Recurrent / persistent nevi
Persistent nevi, also called recurrent nevi or pseudomelanoma, are defined as recurrences of pigmentation that appear after incomplete removal of a compound or intradermal melanocytic nevus.
Most theories suggest that persistent nevi arise from residual nevomelanocytes found in hair follicles, sweat glands, dermis, or epidermis.
In daily practice patients present a repigmentation in a scar after any former procedures as excision, shave excision, laser treatment or injury. In some cases a report of histo-pathology is available, but not always.
The challenge for the clinician is how to deal with this situation to find the correct diagnosis and the best treatment for the patient.
Based on a study of the International Dermoscopy Society (IDS) following recommendations could be the base for a helpful clinical and dermoscopic approach (1).
Based on the history (age of patient and time period to the former procedure) following helpful differentiation could be done between a recurrent nevus and a recurrent melanoma:
|Recurrent nevus||Recurrent melanoma|
|Age of patient||< 30 years1||> 30 years1|
|Time period of recurrent pigmentation||Short2||Long2|
130 vs. 63 years 28 vs 26 months
Based on the dermoscopic features following helpful differentiation could be done between a recurrent nevus (Figure 1) and a recurrent melanoma (Figure 2):
|Recurrent nevus (Figure 1)||Recurrent melanoma (Figure 2)|
|Radial lines||Pigmentation around the hair follicles ("circles") (face)|
|Centrifugal growth||Chaotic-like growth|
|pigmentation beyond the scar
(strongest indicator in the statistical analysis (1))
In recurrent nevi the appearance of the pigmentation usually develops within three to six months.
In contrast, the pigment in locally recurrent melanomas characteristically becomes apparent after six months from the time of the biopsy; in fact, most recur years after the initial biopsy.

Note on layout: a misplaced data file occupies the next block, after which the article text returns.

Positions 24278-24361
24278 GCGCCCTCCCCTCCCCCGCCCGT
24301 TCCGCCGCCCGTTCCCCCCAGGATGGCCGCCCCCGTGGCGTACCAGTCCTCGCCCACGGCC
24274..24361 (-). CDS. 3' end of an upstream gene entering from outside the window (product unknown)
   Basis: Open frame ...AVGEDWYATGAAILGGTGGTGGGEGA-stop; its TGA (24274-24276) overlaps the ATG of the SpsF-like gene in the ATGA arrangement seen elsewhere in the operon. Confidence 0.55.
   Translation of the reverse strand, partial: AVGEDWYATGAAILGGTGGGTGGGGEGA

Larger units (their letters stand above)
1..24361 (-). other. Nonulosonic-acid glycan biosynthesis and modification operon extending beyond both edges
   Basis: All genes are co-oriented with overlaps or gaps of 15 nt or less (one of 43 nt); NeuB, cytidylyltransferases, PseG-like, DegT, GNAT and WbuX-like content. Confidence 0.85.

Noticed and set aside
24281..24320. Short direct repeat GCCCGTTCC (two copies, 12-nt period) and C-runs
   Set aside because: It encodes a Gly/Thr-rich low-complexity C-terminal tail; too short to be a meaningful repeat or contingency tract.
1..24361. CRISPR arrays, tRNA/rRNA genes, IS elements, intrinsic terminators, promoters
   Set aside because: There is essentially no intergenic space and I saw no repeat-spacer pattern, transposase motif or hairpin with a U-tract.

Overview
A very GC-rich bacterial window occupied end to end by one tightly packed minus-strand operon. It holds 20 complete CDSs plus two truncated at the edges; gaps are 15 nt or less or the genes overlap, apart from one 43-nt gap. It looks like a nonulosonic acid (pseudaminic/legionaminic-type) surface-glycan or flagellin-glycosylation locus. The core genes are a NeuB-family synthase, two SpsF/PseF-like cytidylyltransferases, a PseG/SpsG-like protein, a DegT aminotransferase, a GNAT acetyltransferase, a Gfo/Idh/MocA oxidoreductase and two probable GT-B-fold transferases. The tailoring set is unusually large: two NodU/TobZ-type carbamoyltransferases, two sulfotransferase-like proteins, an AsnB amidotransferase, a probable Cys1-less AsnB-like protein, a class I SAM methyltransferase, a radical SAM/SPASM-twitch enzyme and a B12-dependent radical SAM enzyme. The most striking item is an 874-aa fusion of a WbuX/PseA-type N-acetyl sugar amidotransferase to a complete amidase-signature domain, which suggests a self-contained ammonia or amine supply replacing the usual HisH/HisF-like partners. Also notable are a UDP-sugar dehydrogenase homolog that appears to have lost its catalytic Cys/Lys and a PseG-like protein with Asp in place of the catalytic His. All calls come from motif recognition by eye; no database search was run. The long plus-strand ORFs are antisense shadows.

In persistent nevi the pigment almost never extends beyond the scar (i.e., the pigment is usually confined to within the scar), whereas recurrent melanoma often manifests as a pigmented macule, papule, or nodule at the edge of a scar, frequently extending beyond the scar—extending onto normal uninvolved skin.
- When the first histo-pathology revealed a severe melanocytic dysplasia, an in-situ or invasive melanoma then perform a complete excision with histo-pathology of any recurrent pigmentation in the scar, independently of the dermoscopic features.
- When a re-pigmentation occured in a scar of an unknown tumor, no histo-pathology is available and the clinical and dermsocopic criteria exclude a recurrent melanoma then perform a follow-up in 2-3 months. Also confocal laser microscopy could be used to differentiate between a recurrent nevus and a recurrent melanoma (2,3).
- An Atlas of Dermoscopy, Second Edition. Marghoob A. et al. CRC Press; 2012.
- Blum A, Hofmann-Wellenhof R, Marghoob AA, et al. (2014) Recurrent Melanocytic Nevi and Melanomas in Dermoscopy: Results of a Multicenter Study of the International Dermoscopy Society. JAMA Dermatol 1;150(2):138-145.
- Larre Borges A, Zalaudek I, Longo C, et al. (2014) Melanocytic nevi with special features: clinical-dermoscopic and reflectance confocal microscopic-findings. J Eur Acad Dermatol Venereol 28(7):833-45.
- Cinotti E, Labeille B, Debarbieux S, et al. (2018) Dermoscopy vs. reflectance confocal microscopy for the diagnosis of lentigo maligna. J Eur Acad Dermatol Venereol 2018 Jan 17. doi: 10.1111/jdv.14791.